HEMPSTEAD, NY- Hillary Clinton and Donald Trump met for the first time in a heavyweight, head-to-head debate in Hempstead, New York.
The topic of each candidate’s debate preparation strategies came to the forefront early on. Camera crews arriving at Hofstra University days in advance to begin coverage of the highly-anticipated debate.
One of the other topics bringing attention to the debate is the conflicting personalities of the two candidates. Trump’s spontaneous and often boisterous approach contrasts with Clinton’s scripted and more politically correct style.
Donald Trump came into the debate with a full steam of momentum, having crept up on Clinton in many swing state polls. Clinton seemed to be losing support after questions about her health and previous scandals began to arise anew.
In an interview with radio talk show host Steve Harvey, Clinton assured that she was ready for Trump’s inevitable attacks, saying, “I can take it. I can take that kind of stuff. I’ve been at this and I understand it’s a contact point.”
Clinton has decades of political experience, going all the way back to her tenure as the First Lady of Arkansas. Throughout her political career, much of her political success has been credited to diligent and in-depth preparation. The candidate spent much of the month of September off the campaign trail, recovering from a bout of pneumonia and preparing for the looming confrontation with her highly unpredictable opponent.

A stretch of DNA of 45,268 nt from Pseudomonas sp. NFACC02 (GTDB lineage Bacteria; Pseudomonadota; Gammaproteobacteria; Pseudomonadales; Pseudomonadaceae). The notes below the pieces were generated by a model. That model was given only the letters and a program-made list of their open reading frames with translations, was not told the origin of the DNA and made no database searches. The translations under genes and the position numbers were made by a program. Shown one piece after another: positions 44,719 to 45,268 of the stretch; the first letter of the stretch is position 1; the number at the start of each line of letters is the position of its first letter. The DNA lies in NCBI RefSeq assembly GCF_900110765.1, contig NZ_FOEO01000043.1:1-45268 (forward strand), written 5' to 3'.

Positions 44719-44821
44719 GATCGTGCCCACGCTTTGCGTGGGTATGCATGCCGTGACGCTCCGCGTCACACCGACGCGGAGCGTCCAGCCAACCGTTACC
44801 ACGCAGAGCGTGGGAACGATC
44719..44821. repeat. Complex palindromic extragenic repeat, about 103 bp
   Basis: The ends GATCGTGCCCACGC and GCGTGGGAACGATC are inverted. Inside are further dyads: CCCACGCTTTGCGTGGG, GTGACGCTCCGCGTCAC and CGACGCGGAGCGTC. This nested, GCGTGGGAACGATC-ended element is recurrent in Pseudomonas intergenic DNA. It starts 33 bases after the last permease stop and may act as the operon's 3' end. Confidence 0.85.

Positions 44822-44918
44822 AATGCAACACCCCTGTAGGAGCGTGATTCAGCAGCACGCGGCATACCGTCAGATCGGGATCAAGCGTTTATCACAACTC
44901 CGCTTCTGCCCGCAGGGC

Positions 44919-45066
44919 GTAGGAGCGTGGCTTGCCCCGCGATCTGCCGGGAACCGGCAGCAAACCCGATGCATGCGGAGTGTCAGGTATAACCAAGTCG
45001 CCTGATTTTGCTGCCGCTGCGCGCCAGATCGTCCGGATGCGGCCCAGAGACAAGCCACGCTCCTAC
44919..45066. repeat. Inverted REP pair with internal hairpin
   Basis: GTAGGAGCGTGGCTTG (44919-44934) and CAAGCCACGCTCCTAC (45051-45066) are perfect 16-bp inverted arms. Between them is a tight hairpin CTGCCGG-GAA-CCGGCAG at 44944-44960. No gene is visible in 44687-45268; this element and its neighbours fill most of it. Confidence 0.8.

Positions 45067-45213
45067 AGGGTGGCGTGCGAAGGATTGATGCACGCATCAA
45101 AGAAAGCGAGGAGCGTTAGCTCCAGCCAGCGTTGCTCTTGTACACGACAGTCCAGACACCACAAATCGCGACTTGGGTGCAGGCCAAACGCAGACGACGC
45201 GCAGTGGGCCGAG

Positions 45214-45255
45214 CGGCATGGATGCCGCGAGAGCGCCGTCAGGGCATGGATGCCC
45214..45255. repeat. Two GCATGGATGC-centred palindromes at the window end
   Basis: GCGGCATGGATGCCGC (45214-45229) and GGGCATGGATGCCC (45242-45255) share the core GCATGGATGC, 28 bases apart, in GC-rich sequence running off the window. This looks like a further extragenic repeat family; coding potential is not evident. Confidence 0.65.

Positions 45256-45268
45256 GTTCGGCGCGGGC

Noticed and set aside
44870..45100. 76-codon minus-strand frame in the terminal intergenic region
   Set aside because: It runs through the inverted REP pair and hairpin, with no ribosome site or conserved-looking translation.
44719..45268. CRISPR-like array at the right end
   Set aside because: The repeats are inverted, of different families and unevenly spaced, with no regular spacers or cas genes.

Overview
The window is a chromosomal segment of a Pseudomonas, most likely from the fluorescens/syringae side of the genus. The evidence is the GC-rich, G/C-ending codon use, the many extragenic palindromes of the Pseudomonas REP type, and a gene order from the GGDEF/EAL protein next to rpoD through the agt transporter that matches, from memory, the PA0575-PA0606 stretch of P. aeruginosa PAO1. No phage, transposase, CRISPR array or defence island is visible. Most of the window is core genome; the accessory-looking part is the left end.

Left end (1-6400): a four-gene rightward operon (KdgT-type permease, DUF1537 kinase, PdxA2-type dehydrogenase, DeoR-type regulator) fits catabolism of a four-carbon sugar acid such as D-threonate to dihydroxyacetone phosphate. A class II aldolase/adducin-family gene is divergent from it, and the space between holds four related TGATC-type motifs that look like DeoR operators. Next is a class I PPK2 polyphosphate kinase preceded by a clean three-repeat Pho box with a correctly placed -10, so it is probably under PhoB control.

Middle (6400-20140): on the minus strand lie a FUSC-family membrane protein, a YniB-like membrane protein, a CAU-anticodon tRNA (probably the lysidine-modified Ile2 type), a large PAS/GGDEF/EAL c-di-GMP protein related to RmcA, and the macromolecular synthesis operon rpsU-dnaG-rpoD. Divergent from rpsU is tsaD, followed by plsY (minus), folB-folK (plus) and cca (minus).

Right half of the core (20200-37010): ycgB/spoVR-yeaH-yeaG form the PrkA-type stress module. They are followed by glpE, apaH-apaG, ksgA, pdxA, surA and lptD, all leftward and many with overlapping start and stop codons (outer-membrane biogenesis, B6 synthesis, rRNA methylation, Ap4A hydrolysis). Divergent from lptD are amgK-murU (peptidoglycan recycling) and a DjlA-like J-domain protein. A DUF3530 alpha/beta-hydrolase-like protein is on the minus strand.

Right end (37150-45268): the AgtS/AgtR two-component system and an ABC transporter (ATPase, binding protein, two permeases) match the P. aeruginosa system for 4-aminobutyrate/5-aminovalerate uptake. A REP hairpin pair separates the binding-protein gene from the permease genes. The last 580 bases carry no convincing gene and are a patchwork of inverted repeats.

Jennifer Palmieri, Clinton’s communications director, told reporters before the debate that the former Secretary of State was working hard “preparing for the different Trumps that might show up.”
Real estate tycoon Donald Trump is reportedly taking a different approach. He succeeded in the Republican primary debates by seeming more off the cuff and genuine, as well as shaking up his opponents with a steady stream of one-liners. His approach to this debate didn’t seem much different.
“I think Donald Trump has done best since Donald Trump has been just let loose to be Donald Trump,” Trump advocate Rudy Giuliani said on Fox News’s “Fox and Friends.” “If you let him be himself, this man is an extraordinary political thinker.”
As to be expected, both of these starkly different preparation strategies resulted in two starkly different debate focuses and performances. From the very beginning, it became apparent that Clinton had come prepared to counter almost all of the jabs that had been thrown at her over the course of the previous weeks.
When attacked on her email scandal, where she reportedly sent classified documents and information over a nongovernment server, she responded in a way she never had before. She admitted, “I’m not going to make any excuses. It was a mistake.”
Trump responded to attacks and criticism in a different way.
“Trump was simply not prepared well enough for this debate,” the Washington Post reported. “He regularly struggled to deal with questions he had to know were coming.”